Beautiful seams, amazing details, and clever construction are all packed into this little jacket.  A backwards closing bolero comes across as very unusual to me, first of all.  I added two shiny, faceted black buttons to close this behind my back neck with hand-stitched chain loops.  The back opening lets the dress just barely peek from underneath.  As if these features aren’t cool enough, there is that slight cowl neck front neckline fold, the front hem curve notch, and those perfectly curved cut-on cap sleeves which all totally vie for my “favorite garment feature ever” title!  What makes this little jacket even better (if that’s possible) is the fact that it is slightly longer than most boleros, and actually comes down to the waistline, so it pairs with other things in my wardrobe, such as my black Burda pants (posted here)…among other things!  Not that I ever wholly mind a one-way-to-wear-it outfit, but multi-use sewing is such a wonderful payback.

My handmade jewelry includes a full bracelet, earrings, and necklace set.  The necklace is the main piece.  It was two sets of enameled leaf ‘charms’ from the “Gilded Age Timeline by Bead Treasures”, a Hobby Lobby line of vintage and Steampunk inspired jewelry supplies.  They were on deep clearance, probably due to having the date of 2013.  Each pack made a chain of 7 inches, and I knew the base of my neck (measuring around tightly) is 15 inches…this would be a close call.  The lobster clasp and loop closure, as well as the front ring that combines both leaf chains, added another 1 ½ inches so I ended up with a perfect length for a closely fitting necklace.  The two leaf chains fan away from one another yet meet in the middle front and back of my neck, so my necklace ends up looking like a Grecian or Roman coronet.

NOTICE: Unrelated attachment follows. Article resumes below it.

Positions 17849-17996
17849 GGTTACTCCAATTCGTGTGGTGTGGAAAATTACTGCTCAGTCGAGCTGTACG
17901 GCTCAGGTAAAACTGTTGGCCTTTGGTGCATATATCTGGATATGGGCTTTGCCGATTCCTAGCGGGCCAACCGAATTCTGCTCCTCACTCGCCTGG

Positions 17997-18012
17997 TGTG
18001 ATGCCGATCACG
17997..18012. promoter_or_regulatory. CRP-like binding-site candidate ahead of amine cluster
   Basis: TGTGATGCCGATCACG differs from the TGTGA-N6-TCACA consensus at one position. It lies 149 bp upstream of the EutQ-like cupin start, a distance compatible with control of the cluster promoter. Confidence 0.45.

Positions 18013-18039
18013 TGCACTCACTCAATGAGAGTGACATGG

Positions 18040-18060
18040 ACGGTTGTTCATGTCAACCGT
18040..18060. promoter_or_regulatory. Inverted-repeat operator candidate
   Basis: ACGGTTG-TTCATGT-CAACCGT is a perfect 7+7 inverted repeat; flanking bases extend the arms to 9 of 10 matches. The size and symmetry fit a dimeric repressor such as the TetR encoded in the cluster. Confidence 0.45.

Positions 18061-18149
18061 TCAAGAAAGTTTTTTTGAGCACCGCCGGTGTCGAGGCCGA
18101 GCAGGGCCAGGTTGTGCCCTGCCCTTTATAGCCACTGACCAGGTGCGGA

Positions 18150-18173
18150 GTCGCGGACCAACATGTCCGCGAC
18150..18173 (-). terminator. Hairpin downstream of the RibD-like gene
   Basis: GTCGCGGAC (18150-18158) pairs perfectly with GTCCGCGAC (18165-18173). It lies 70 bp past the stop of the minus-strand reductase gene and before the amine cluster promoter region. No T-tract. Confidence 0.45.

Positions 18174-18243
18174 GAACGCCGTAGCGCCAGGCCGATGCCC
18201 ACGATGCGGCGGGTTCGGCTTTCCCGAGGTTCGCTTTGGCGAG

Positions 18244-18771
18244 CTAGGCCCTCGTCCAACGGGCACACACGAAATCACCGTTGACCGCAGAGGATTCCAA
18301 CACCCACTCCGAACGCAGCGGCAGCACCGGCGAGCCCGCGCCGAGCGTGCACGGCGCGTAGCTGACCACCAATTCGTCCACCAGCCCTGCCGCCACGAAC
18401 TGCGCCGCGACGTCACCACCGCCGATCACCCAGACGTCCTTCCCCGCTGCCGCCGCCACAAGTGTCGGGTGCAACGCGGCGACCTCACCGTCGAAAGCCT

In medieval imagery, a laurel leaves symbolize peace, tranquility, and the power of a promise.  A simple internet search has shown me that 15 inch enameled leaf necklaces were not only existent but also popular, primarily in the 40’s and 50’s, so I was onto something era appropriate anyway, it seems!